Unsurprisingly, in light of Qatar hosting the next World Cup, Doha is a bit of a building site. In fact, there were so many diversions as a result of these huge building projects that getting around on foot was a real nightmare. Diversions and sealed off roads send you off in a different direction, you lose your bearings and get really lost as a result. After an hour of trying to find our hotel we threw in the towel and jumped in a trademark turquoise city taxi. Drivers are meant to, but don't always, put the meters on so beware. Doha is a strange city built in the middle of a desert landscape. Its location is fully revealed from the high vantage point of your flight seat as you come into land - desert sands encircle and lap at the city boundary. It dawns on you that the Qatari royal family, whose portraits adorn most shops in the city, really have built Doha (which was a former fishing village) in the middle of the Arabian desert. What has been achieved in this desertscape is rather remarkable. The Al Corniche district, with its plethora of skyscrapers of all shapes and designs, conjures us images of Shanghai or New York. At night these towers are lit up to such a creative extent that they come dangerously close to slipping from wow factor into garish kitsch. Doha has a rather impressive skyline which any major international city would be proud to show off; it's a symbol of Qatar's international ambitions. It is clear that Qatar wants its place in the elite club of rich nations. Its oil wealth will inevitably ensure that it gets it.
But don't be fooled. We travelled over to the Al Corniche on a Dhow boat, stupidly assuming that this part of the city would have a range of cafes and restaurants to cater for all of the office workers. Not a bit of it. Instead we found a soulless business district with virtually no-one around. The only mortals about were those involved in building more, as yet unfinished, skyscrapers. The sheer height and number of them makes it difficult for me to believe they could be even half occupied. Another intriguing sight is Doha's souk - built only recently but made to look authentically old. Walls have been deliberately distressed to make the souk, a sort of Arabian bazaar with restaurants, feel old. The authorities have also arranged for three men in traditional dress to ride up and down the main street on horses in an attempt to make you feel like you are in a souk in Turkey, Jordan or even Morocco. The horsemen would have added an air of authenticity to the 'fake souk' if it wasn't for the fact that the street they ride down is incredibly short - resulting in you seeing them every five minutes as they trot up and down the same cobbles. The attempt to authenticate Doha in this way fails dismally - I felt I was on a film set. The paid 'extras' on horseback just added to the feeling of artifice. It was impossible to feel that I was in a real place - and began to suspect that other people in traditional garb were also part of this Qatari theatre production. As I have discovered a number of times on my travels, building whole cities from scratch and trying to give them culture and atmosphere always fails. A place needs history to work, and whilst Doha tries its best to play on its old fishing village roots with the Dhow boat rides across to the Al Corniche, it just isn't enough. The place feels staged and artificial. Perhaps I wouldn't feel this way if I hadn't been to some of the world's most famous souks - including the Grand Bazaar in Istanbul, Turkey and the huge labyrinth of a souk in Marrakesh, Morocco. The capital does, however, have a number of interesting new buildings which give traditional Islamic architecture a modern and satisfying twist. In my mind, these worked better than the incongruous kitsch towers of Al Corniche.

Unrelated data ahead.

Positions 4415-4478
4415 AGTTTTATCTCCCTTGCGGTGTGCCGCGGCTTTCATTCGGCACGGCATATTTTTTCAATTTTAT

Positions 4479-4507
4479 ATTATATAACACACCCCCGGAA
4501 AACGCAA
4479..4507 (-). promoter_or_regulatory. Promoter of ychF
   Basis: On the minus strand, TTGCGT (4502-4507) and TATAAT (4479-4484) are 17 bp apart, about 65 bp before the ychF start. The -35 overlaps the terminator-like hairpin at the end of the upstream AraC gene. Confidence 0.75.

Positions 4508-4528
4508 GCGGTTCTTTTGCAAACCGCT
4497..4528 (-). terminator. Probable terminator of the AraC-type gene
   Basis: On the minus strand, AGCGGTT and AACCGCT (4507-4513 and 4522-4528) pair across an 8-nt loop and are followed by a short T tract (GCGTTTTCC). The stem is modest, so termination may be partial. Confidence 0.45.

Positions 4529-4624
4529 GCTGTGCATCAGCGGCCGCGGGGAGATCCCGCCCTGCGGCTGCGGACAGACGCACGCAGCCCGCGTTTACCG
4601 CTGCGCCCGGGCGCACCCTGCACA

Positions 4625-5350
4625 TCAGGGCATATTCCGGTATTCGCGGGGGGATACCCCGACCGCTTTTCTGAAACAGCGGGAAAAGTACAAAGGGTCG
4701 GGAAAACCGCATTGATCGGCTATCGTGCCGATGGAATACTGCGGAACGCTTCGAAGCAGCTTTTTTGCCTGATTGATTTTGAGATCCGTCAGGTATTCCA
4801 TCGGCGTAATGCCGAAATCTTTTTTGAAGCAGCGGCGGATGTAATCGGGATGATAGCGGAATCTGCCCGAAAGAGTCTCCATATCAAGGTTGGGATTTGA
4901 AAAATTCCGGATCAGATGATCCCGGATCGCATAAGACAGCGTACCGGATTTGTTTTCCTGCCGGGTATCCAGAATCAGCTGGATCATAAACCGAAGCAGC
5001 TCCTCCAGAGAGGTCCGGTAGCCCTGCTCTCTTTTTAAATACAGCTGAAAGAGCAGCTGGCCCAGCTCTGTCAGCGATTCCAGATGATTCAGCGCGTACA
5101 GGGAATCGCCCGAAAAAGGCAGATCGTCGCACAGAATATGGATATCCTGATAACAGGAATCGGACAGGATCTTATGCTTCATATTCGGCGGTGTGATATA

An example of traditional Islamic architecture being given a modern and satisfying twist: The Museum of Islamic Art.
Battlements and ramparts: walls have been deliberately distressed to make the souk, a sort of Arabian bazaar with restaurants, feel old.
In front of giant The Teapot sculpture, with the glass towers of the Corniche creating a photogenic backdrop.
Doha's Dhow boat heritage sits incongruously against a backdrop of glass towers.
A palm tree's leaves frame the Doha skyline.
travel tips, links & resources
- Doha is a building site and will continue to be so until the World Cup is over. Don't make the mistake of thinking you can walk everywhere - in many cases it would be best to hire a taxi. From what I could tell, it's also a city not designed to be navigated on foot.
- If you are wanting a transit visa, head to the arrivals section of the airport where you can buy one for 100 Qatari Riyals - it is well worth the money just to see another, albeit tiny, country.
- If your itinerary allows, make sure you see The Corniche at night to see the light display on the array of towers. It's the closest you'll get to Shanghai on the Persian Gulf!